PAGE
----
Vitamin D is a pleiotropic dietary hormone that protects against carcinogenesis. Epidemiologic and pre-clinical studies show that vitamin D is involved in prostate cancer prevention and may have a role in prostate cancer treatment. There is mounting evidence that inflammation is a risk factor for prostate cancer. Our overall hypothesis is that vitamin D3 is an anti-inflammatory agent in the prostate and this activity contributes to prostate cancer prevention by vitamin D3. The concept that anti-inflammatory agents may prevent prostate cancer is not new. However, long term prevention clinical studies with COX-2- selective inhibitors are not practical due to severe side effects and studies with non-prescription NSAIDS are difficult to run over long periods of time. Therefore, it is appealing to reduce prostatic inflammation, and likely systemic inflammation, by maintaining adequate vitamin D status. This new proposal is based on our previous published studies on the anti-inflammatory actions of vitamin D in prostate epithelial cells and preliminary results of the PI's funded K22 grant """"""""Significance of Vitamin D-Regulated MicroRNAs in Prostate Cancer Prevention"""""""". MicroRNAs are also crucial to inflammatory signaling and feedback loops. Global and specific changes in miR expression have been demonstrated in prostate cancer. We identified several inflammatory miRs that were regulated by vitamin D3 in prostate epithelial cells and clinical trial tissue. Men in this trial (N=60, completed at the University of Toronto) wre given 400IU, 10,000IU or 40,000IU of vitamin D3 (cholecalciferol) for 4-6 weeks prior to radical prostatectomy. Our preliminary work focused on prostatic epithelium, however, prostatic epithelial glands are surrounded by prostate stroma. It is well established the prostate stroma is involved in prostate cancer as the stroma has regulatory control over epithelial proliferation, differentiation and is a necessary mediator of the prostatic inflammatory response. In response to inflammatory stimulus, epithelial and stromal cells rapidly release cytokines that propagate the inflammatory response and recruit immune cells to the area. To interrogate the interplay between cell types, we have developed a three-dimensional co-culture in vitro model of inflammation using primary prostatic stromal and epithelial cells. Using this model, our preliminary data show that not only do prostate stromal cells produce different cytokines and microRNAs than epithelial cells, but that vitamin D3 abrogates different specific cytokines and microRNAs in each cell type. The experiments in this proposal will examine the hypothesis that the interplay between prostate stroma and epithelium is altered by vitamin D3;creating a micro-environment of decreased proliferation, increased differentiation and decreased inflammation. We propose a bedside-to-bench approach to first quantify the key genes and microRNAs in stromal tissue then assess these inflammatory mediators in a relevant in vitro model.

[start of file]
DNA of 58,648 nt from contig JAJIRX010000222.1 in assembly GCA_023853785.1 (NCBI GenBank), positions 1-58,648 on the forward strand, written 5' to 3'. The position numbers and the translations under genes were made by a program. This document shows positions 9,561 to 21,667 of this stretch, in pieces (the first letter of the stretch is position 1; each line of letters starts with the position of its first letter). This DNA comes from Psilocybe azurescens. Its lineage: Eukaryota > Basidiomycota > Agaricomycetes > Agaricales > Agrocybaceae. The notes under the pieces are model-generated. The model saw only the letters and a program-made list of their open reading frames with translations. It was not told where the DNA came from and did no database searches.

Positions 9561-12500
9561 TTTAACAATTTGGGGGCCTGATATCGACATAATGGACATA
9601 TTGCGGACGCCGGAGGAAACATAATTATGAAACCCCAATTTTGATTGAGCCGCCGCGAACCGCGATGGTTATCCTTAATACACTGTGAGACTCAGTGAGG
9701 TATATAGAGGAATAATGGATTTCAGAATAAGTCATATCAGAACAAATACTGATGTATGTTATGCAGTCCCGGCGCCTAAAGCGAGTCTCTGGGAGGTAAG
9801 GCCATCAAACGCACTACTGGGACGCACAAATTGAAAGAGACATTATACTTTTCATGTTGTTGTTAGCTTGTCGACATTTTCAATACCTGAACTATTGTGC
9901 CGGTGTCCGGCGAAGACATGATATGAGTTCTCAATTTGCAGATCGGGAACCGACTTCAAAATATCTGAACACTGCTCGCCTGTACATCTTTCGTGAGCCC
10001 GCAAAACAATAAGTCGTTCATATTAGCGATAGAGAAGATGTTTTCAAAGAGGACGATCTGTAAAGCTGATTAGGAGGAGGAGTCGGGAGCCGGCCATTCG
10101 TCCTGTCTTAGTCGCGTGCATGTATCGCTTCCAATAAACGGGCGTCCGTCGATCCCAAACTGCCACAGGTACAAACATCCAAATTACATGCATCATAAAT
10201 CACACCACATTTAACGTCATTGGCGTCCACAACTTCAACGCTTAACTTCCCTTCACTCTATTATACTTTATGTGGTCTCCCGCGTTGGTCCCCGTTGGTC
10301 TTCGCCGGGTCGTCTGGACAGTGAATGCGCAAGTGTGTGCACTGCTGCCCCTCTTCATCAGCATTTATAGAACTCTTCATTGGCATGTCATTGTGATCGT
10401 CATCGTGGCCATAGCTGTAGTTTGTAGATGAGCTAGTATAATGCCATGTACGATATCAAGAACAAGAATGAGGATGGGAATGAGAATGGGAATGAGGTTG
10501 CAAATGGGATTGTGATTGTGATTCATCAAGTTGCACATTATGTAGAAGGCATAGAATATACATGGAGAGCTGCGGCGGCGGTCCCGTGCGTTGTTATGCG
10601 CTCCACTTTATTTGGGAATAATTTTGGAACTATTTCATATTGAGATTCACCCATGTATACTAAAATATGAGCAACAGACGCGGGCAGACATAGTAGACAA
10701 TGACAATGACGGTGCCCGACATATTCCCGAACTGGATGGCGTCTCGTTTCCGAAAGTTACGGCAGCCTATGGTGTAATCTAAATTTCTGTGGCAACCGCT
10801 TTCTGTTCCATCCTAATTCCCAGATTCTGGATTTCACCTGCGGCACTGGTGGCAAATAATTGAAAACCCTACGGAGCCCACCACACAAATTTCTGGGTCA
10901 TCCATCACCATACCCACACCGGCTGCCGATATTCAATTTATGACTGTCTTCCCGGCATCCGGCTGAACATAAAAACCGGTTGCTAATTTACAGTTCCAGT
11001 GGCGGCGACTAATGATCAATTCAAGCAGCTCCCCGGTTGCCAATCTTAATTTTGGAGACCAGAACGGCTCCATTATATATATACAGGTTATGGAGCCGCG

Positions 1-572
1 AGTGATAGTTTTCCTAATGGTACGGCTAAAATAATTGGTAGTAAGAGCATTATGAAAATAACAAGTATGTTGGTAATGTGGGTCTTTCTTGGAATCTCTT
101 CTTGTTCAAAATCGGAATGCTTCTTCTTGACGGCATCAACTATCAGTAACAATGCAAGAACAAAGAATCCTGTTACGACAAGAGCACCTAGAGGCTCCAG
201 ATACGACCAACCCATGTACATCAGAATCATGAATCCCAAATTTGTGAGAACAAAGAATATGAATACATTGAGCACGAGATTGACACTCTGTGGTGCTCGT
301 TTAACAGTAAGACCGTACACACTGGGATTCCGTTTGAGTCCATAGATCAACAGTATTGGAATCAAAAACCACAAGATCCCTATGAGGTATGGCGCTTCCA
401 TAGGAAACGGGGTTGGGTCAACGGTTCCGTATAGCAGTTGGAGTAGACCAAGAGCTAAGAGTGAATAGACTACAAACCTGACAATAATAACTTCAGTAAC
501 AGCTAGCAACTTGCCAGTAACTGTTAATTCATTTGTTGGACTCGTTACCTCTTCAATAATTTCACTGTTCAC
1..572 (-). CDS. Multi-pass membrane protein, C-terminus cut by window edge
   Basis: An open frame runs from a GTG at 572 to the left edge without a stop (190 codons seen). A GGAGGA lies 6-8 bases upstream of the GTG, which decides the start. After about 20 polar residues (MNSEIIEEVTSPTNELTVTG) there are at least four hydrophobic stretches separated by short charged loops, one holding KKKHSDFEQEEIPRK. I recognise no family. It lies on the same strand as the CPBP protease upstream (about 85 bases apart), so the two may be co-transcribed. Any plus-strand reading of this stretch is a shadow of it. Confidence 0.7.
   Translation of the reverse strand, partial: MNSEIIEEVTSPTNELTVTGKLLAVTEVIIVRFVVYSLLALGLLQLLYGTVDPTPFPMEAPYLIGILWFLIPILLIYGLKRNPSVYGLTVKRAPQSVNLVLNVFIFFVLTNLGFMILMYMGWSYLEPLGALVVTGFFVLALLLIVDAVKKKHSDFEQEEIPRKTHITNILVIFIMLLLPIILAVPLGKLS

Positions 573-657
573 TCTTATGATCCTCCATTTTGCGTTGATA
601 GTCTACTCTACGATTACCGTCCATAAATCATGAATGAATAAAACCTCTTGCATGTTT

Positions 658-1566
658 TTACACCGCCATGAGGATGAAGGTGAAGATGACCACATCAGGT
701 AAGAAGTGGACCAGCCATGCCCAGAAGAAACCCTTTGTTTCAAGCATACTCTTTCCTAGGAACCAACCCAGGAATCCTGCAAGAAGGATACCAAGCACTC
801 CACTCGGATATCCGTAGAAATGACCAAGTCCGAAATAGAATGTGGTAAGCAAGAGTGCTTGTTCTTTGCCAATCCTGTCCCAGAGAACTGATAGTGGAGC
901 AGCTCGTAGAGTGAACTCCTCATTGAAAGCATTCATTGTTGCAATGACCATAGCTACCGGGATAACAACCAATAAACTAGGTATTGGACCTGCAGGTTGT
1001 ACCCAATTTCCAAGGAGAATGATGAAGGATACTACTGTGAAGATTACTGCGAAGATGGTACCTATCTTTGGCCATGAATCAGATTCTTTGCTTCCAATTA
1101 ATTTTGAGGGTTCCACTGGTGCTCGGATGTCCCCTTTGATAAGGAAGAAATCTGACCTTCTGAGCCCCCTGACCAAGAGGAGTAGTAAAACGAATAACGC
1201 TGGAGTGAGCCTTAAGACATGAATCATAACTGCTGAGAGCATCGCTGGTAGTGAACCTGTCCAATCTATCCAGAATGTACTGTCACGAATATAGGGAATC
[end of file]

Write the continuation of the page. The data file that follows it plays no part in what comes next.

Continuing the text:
Inflammation is a risk factor for prostate cancer. Epithelial-stromal cell crosstalk via secreted factors and microRNAs is required for pro-inflammatory signaling. Our preliminary data show that vitamin D3 suppresses inflammatory signaling and microRNAs in prostatic epithelium. This proposal will use specimens from a vitamin D clinical trial to localize the anti-inflammatory effects of vitamin D3 that occur in prostatic stroma. Speciic roles of inflammatory mediators and microRNAs will be further examined in vitro model of epithelial-stromal crosstalk.
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